If you are among those who wish that we had a national shortage of pollen instead of bathroom tissue, come see us – we can help with your symptoms! Give us a call at 801-553-1900 to schedule an appointment.
Duane Harris, M.D.
Intermountain Allergy & Asthma of Draper
12422 South 450 East Suite C
Draper UT 84020
It’s official! The 2020 pollen season is here!
Each year, the certified pollen counters at Intermountain Allergy and Asthma of Draper collect, count, and report the pollen.
The first spring pollens generally show up in late February, or early March, but the timing varies from year-to-year. Starting in mid-February, we start “looking” for pollen, and then begin the reporting process once we see significant pollen amounts.
Early March 2020 Pollen Count Findings
On March 3 of this year we found very high numbers of Elm pollen, with low numbers of Cedar, Cottonwood, and Maple/Boxelder (it’s hard to tell Maple and Boxelder apart). Elm is almost always the first pollen seen in large amounts and typically starts with a bang – which is exactly what happened this year.
What Tree Pollen is the Worst for Allergies?
The most bothersome tree pollen for most people with early spring allergies is not Elm, but Cedar. In Utah, “Cedar” tree pollen is actually from one of the Juniper tree species. The Juniper trees have traditionally been referred to as “Cedar” trees, and the nickname stuck. Trees closely related to Junipers are found in all of the dry Intermountain area states. Large amounts of Cedar/Juniper tree pollen are typically seen in late March through April but may occasionally show up earlier for a day or two if we have had strong winds from the south.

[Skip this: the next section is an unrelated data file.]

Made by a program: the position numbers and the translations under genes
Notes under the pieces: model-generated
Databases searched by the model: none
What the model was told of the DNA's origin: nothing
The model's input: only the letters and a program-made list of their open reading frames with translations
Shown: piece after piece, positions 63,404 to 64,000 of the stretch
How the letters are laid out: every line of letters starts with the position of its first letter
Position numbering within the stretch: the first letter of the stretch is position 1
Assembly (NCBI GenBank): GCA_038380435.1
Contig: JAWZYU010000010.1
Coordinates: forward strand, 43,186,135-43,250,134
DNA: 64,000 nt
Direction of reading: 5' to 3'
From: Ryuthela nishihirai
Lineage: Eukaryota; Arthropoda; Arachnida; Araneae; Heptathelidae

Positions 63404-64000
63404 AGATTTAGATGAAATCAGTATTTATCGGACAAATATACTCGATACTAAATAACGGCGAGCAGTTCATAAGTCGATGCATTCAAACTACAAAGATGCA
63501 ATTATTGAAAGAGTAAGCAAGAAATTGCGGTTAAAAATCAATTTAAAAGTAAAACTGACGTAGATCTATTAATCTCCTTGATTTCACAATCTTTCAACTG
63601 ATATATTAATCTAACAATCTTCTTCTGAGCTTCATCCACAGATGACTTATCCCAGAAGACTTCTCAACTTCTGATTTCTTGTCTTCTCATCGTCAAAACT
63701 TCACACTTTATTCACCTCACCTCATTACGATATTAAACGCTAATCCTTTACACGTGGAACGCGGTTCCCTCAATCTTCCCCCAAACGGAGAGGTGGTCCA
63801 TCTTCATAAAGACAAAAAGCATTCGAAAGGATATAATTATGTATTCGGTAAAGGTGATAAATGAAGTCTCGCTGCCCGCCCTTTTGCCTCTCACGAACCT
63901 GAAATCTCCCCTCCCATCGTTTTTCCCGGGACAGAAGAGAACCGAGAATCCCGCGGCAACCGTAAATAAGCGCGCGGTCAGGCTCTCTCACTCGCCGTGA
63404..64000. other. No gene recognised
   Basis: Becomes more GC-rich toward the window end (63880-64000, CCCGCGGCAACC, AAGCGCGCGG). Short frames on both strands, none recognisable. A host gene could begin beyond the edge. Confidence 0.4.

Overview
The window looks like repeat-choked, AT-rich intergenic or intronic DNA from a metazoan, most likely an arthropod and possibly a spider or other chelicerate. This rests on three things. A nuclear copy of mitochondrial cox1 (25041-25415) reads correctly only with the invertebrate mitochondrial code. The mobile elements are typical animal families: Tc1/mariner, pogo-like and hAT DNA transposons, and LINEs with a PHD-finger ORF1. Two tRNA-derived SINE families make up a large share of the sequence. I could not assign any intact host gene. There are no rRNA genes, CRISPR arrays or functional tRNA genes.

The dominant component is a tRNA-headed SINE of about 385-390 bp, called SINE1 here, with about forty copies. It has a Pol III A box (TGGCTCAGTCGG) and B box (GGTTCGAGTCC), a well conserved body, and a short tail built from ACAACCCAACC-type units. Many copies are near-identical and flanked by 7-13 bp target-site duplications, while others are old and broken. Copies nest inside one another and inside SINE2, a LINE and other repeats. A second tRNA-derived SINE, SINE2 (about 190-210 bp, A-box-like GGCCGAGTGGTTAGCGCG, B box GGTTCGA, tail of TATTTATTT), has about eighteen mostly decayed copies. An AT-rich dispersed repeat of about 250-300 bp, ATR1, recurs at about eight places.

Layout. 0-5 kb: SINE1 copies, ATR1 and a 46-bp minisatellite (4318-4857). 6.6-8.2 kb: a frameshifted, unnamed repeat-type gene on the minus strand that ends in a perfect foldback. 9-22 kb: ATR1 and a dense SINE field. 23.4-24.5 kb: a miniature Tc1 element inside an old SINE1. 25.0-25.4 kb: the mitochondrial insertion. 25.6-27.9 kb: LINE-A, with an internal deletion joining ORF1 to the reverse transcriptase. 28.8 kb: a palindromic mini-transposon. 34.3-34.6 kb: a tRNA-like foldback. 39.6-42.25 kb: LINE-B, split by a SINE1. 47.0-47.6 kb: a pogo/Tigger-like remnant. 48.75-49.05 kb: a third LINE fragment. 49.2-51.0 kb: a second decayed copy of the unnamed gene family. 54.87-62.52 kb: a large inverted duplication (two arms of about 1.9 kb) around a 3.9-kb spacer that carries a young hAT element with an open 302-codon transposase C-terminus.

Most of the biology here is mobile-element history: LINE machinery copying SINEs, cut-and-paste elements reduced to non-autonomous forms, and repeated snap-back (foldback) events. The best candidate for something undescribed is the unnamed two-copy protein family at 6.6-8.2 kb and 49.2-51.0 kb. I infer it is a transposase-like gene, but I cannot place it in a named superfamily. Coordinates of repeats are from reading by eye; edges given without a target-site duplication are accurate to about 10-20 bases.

When Do Grass Pollens and Grass Pollen Allergies Start?
As the tree pollen starts to dwindle in May each year, grass will begin pollinating, and the number of people with significant allergy symptoms goes way up. Grass in this area causes more allergy misery than any other type of pollen. Grass a very potent trigger for symptoms and it’s everywhere! There is literally nowhere you can go, south of the Arctic Circle, to escape grass pollen.